The weather forecast announced snowfall in Madrid for the end of the week. With the Christmas lights still on the streets, the emergency services warned of a significant drop in temperatures and a situation that could be complicated by snowing in the capital.
On the morning of Friday, January 8, the first flakes began to fall in Madrid. Without further ado, it is common for it to snow at some point in winter. It was clear that a weekend of sofa and blanket awaited us but nothing suggested the magnitude of the storm, which was already hitting Toledo and other towns located in the south of the region.
In the early afternoon the authorities began to analyze the situation, we received calls from the Madrid City Council warning of the severity of the storm and at seven, in Window with Carles Francino, Mayor Almeida, asks, for the first time, the neighbors, to avoid travel and stay at home. Things were getting more complicated than anticipated and at high speed. It was too late.
The snow began to curdle. At nine o’clock at night you could hardly move around Gran Vía or the Plaza de la Independencia. The buses could not leave their headwaters and the first cars were trapped in the main entrance and exit arteries: M30, M40, radial … A long night began. Hundreds and hundreds of drivers were stuck in the snow with the radio company. The storm Filomena had arrived.
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For 24 hours the snow did not stop. La Castellana or Plaza de España became makeshift ski slopes. Aimar Bretos and Roberto Sánchez improvised a program that served as a connection between those trapped and those who had reached their homes, almost miraculously.
It was impossible to reach a hospital, but the emergency teams were also unable to attend deliveries or heart attacks and instructions were transmitted by telephone. “If someone goes into labor, they will have to do it at home, as was done before,” acknowledged a member of SUMMA 112.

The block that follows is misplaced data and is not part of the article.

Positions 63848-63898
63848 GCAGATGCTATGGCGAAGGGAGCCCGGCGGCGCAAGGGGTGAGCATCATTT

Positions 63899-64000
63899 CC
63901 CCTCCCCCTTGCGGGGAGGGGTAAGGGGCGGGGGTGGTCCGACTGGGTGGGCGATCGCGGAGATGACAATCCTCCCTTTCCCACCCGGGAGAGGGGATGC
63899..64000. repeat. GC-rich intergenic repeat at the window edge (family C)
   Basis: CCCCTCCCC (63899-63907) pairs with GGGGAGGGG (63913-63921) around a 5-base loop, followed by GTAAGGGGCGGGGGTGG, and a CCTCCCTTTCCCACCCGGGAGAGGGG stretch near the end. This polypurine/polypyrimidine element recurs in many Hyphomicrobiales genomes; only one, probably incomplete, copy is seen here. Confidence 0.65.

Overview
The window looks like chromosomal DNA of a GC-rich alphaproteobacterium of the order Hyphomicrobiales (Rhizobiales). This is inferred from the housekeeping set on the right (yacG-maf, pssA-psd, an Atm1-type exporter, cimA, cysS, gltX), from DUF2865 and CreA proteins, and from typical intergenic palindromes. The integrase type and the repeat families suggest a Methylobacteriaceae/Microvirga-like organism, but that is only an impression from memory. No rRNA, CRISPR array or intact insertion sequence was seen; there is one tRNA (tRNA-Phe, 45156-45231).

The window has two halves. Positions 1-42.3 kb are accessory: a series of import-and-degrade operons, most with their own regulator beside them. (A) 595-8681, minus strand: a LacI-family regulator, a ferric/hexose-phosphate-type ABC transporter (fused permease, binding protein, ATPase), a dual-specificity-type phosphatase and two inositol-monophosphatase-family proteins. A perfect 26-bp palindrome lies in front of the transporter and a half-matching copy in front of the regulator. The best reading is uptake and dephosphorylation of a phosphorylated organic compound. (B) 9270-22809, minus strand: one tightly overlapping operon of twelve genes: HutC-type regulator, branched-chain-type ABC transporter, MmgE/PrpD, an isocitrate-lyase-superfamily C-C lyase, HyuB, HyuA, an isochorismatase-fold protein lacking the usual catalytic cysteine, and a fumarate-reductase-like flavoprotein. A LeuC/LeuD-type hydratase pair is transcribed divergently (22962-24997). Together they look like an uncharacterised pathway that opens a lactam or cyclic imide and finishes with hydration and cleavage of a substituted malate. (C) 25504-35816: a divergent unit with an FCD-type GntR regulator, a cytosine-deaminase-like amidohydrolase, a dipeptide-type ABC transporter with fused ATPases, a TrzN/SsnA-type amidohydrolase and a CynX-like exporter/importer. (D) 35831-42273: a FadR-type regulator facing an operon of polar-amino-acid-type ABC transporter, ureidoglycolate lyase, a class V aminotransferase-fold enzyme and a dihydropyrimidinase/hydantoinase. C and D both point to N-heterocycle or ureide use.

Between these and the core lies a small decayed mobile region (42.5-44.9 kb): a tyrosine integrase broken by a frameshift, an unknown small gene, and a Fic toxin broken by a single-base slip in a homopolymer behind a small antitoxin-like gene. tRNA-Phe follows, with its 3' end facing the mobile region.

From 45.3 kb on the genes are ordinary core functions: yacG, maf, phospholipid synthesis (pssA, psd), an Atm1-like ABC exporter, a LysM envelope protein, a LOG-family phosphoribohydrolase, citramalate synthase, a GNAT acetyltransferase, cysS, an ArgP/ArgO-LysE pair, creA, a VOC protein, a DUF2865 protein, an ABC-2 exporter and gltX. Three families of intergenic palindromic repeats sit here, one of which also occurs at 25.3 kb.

The SER maintained during those hours the informative pulse and the commitment with the most up-to-date information. The Radio Madrid newsroom and all the colleagues from the central newsroom took to the streets, buried up to their knees in snow to tell in words what has been part of the history of this city since that day. The biggest snowfall in remembrance in the last 50 years.
Filomena caused serious damage to urban furniture, trees, municipal facilities. There was more will than organization in the street. The City Council made a first exorbitant balance of the amount lost in those hours and although Madrid was declared a catastrophic area, the government, almost a year later, has approved a help of 1.5 million when the initial bill already reduced was almost 280.
We invite you to listen to this sound summary that, as I say, is already part of the precious archive of the SER and of our memory as Madrilenians that one day we will tell that we lived Filomena’s weekend.